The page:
Foreign Policy Blogs

The Role of Dennis Ross

Yesterday the acting spokesperson for the State Department emphatically stated what Dennis Ross will not be doing:

Let me be clear, he’s not an envoy. He will not be negotiating. He’ll be working on regional issues. He will not be – in terms of negotiating, will not be involved in the peace process. But again, he is going to be advising the Secretary on long-term strategic issues across the region.

…Mr. Ross will be charged with: trying to integrate policy development and implementation across a number of offices and officials in the State Department. And, you know, he is going to be providing the Secretary with strategic advice.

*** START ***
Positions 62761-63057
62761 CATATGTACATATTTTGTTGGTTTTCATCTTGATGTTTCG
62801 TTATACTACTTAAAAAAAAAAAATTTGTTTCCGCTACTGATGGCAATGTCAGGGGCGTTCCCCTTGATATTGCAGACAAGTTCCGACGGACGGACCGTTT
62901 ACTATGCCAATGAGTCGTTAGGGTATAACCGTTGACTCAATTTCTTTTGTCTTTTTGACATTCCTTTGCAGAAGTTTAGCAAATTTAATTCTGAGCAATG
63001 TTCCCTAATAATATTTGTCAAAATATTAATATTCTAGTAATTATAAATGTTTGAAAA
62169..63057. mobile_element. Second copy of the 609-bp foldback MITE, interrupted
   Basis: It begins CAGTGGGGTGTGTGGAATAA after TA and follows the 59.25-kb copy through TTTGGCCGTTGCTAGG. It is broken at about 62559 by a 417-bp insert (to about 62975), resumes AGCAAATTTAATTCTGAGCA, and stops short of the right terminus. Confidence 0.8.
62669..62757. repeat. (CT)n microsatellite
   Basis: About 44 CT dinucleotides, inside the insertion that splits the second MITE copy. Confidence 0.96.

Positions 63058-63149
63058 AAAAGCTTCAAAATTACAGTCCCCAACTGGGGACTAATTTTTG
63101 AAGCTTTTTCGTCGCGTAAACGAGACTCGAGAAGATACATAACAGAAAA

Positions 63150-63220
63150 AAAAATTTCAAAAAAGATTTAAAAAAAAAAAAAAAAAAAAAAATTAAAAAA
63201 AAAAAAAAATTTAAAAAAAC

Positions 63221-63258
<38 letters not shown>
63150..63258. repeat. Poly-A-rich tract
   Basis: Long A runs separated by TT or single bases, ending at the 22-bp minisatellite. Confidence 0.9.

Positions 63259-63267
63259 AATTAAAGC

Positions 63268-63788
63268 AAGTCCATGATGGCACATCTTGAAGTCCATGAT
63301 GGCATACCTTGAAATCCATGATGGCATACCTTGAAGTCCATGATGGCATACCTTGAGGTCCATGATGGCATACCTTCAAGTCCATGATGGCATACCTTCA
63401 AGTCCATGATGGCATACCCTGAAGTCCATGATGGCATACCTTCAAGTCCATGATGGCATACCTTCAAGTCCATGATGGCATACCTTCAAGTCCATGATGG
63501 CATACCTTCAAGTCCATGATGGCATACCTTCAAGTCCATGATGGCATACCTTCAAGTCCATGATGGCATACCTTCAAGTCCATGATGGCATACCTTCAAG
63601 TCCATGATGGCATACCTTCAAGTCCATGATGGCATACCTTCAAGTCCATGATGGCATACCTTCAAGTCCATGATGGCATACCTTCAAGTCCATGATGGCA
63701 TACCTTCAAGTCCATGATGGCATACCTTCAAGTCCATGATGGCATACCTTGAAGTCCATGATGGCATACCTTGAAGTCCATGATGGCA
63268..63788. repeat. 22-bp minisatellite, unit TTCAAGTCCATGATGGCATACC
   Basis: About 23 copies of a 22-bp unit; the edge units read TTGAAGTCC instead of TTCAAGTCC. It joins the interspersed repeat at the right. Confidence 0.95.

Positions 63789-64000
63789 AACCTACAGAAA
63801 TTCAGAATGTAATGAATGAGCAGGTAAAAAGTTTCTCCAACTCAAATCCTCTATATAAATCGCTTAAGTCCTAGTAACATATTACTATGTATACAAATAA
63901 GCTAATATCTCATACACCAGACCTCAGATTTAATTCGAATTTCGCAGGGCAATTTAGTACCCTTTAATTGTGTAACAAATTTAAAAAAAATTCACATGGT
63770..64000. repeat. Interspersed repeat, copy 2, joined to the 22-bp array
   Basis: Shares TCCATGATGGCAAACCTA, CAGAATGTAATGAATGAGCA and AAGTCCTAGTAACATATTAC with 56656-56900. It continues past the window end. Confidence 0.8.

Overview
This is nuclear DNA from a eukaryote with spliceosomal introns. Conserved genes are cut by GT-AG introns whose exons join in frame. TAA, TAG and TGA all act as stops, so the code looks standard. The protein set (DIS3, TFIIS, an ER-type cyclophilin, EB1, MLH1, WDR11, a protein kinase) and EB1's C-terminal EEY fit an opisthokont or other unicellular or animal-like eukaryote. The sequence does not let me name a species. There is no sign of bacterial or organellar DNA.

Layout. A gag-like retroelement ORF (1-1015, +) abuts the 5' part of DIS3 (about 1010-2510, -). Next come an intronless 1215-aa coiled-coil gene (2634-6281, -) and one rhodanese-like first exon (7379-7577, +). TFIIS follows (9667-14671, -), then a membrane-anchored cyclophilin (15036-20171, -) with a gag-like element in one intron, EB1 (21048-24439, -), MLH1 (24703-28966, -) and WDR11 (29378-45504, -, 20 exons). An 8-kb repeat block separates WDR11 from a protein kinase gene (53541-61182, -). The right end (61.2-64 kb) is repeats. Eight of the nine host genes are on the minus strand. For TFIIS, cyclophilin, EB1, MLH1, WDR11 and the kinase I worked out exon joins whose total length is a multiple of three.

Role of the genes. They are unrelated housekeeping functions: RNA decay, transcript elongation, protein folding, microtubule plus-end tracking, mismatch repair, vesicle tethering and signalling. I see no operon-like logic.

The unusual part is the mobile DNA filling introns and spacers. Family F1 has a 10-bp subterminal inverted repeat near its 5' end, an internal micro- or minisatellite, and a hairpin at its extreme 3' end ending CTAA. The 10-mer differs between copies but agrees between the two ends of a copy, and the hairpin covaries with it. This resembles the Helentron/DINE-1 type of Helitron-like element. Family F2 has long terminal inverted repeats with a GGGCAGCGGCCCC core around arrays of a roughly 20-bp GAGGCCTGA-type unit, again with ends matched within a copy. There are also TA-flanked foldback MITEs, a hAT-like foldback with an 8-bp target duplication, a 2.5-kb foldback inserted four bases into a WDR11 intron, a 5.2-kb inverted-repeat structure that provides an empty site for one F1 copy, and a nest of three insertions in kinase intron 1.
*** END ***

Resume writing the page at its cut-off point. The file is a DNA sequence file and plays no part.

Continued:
This seems like quite a demotion for a man who ran the Peace Process for President Clinton and headed Policy Planning, the influential in-house think tank at the State Department. The spokesperson’s words seem too strong to have been a slip-up, and so we are left to wonder: how did Secretary Clinton convince Mr. Ross to join her department in such a seemingly inconsequential capacity?

 

Author

Matthew Axelrod

Mr. Axelrod most recently researched the US-Egypt defense relationship in Cairo on a Fulbright grant, after serving as the Country Director for Egypt and North Africa in the Office of the Secretary of Defense from 2005-2007. He entered the government as a Presidential Management Fellow, rotating through the Defense Threat Reduction Agency, the U.S. Embassy in Egypt, and the Pentagon. He graduated from Georgetown University in 2003 with a BS in Foreign Service and an MA in Arab Studies.

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